A few months ago I wrote a story that’s received more attention from readers than my series that won the Pulitzer Prize for Feature Writing. Although it reads quite simple, in many ways it was a much tougher story as I grappled with choices and structure.
A few months ago, a reporter in another state took me up on an offer to work together on a story. After a few emails, we settled on something. She called and told me about her story structure. I suggested she try something much different, an approach that would allow her to develop a theme.
By the time you read this column, my latest book, “A Stranger’s Gift,” will have been published. The book grew out of what I thought was going to be a routine Sunday-morning assignment, a daily story that I would report and write in a couple of hours, and then be done with it.
A few columns ago I told readers that I was willing to work with a reporter on a story, coaching him through the process from idea, reporting, structuring, writing and polishing. Daniel Jackson, who attends Bryan College in Dayton, Tenn., contacted me.
I’m writing this in the middle of the World Series, which got me thinking about what makes one hitter good and the other great. I can’t speak from experience. I was a lousy player as a kid. But listening to commentators talk about the players on the St.
After three hours of writing and re-writing a section of a long narrative, I printed a copy and took it to another room to read. Within 15 paragraphs I was bored with my own work. The facts were there. So, too, the details.
A few minutes before writing this column, I got off the phone with a man who is dying. This is a side of narrative journalism that many reporters don’t see. If you want to tell real stories, you’re going to have to dig deeply into a character’s life.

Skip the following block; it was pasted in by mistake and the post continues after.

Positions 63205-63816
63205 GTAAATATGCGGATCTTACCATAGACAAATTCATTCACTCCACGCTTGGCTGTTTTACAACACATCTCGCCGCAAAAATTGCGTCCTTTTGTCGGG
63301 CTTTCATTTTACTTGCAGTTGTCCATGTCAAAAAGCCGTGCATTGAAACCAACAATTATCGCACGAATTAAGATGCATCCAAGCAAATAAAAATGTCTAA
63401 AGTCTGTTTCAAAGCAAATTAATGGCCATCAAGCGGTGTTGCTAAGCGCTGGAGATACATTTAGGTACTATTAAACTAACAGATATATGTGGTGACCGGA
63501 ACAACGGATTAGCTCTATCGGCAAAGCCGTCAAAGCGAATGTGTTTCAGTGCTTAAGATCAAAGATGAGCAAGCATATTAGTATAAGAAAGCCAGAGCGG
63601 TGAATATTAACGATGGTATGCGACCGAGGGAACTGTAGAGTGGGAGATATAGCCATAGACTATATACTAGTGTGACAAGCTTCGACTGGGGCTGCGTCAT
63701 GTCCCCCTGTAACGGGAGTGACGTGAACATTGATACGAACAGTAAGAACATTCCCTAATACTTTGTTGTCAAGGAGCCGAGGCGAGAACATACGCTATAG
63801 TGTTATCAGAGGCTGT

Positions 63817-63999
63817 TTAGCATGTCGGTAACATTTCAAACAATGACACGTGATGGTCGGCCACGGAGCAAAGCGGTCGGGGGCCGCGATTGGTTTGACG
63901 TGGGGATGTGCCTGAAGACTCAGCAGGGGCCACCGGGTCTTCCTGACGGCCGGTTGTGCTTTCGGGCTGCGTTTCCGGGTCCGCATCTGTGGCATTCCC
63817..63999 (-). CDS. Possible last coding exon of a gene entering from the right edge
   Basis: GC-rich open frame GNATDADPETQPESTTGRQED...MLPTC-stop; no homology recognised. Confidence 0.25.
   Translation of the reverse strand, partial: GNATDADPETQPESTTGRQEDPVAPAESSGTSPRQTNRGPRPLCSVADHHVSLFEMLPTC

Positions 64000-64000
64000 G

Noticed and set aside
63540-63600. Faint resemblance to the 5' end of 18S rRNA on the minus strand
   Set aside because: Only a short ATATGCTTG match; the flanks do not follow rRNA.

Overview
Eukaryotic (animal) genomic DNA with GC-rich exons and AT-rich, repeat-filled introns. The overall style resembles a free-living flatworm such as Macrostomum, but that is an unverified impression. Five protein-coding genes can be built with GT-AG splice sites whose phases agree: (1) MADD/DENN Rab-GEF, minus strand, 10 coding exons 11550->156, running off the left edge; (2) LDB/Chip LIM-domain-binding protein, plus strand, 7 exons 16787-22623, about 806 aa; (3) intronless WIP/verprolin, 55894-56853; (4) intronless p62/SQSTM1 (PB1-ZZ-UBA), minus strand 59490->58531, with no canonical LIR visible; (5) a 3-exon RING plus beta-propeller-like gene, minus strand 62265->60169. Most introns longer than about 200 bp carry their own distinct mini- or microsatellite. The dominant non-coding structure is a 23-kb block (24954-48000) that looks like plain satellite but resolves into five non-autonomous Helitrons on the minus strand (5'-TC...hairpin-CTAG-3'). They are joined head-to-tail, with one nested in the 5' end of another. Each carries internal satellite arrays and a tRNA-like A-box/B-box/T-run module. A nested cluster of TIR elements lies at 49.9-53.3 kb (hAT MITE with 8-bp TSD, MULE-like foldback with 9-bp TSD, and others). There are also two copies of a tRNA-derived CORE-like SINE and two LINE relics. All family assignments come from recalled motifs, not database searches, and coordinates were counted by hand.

A few weeks ago I had to sub for the paper’s court reporter, who needed time to finish writing her long-term project that was scheduled for the front page. How I covered a sentencing is an example of what you should be doing as you tackle daily stories that are either assignments or part of your beat.
Not a week goes by that I don’t hear from newspaper friends who wonder whether the skills they’ve spent years honing in a business so rapidly changing are worth anything in what we like to call the “real world.” Yes, the business has changed in the past few years.
This is the time of year when we get serious. Gyms are crowded and we poke around the basement looking for that weight set gathering dust. When we hit the grocery store, we head straight to the produce department and never linger over the cakes, cookies and doughnuts.
When most writers are asked what it takes to report and write a great story, they typically focus on elements easily studied and analyzed: plot, scene, character and story arc. What’s missing is how to “find” a story. Unlike a news story built on a foundation of “news,” or an event, a narrative comes to life only when a writer feels something about a character’s life or situation.
A few weeks ago I checked my e-mail, and among the responses to a recent column I found a letter that stopped me cold. It’s worth reprinting here because it raises issues and questions that get to the heart of what’s happening in an industry that is changing dramatically.
When we talk about good writing, it’s easy to get distracted by focusing on the tools we use. Scenes, transitions and narrative arcs, for example, are important. But if you don’t have a story to tell, they’re worthless. We’ve all had the experience of starting a story and being impressed with the opening scene.
I’m often approached by writers new to the narrative game who want to know how to make the leap from news to features, and then from features to narrative. As I’ve said before: story matters. If you want to write magazine pieces or books, you have to know story down cold.
From my table in front of the class, I frequently look into the audience and wonder who is going to leave the narrative seminars I lead for SPJ and find a real story when they return to their newsrooms. It’s always fun to get e-mail from reporters who made the leap.
I recently watched one of my favorite movies, and a scene near the end struck home, saying something to me about what it means to be a newspaper writer at a time when our industry is changing so dramatically. The movie, “Goodfellas,” is considered one of the all-time great films.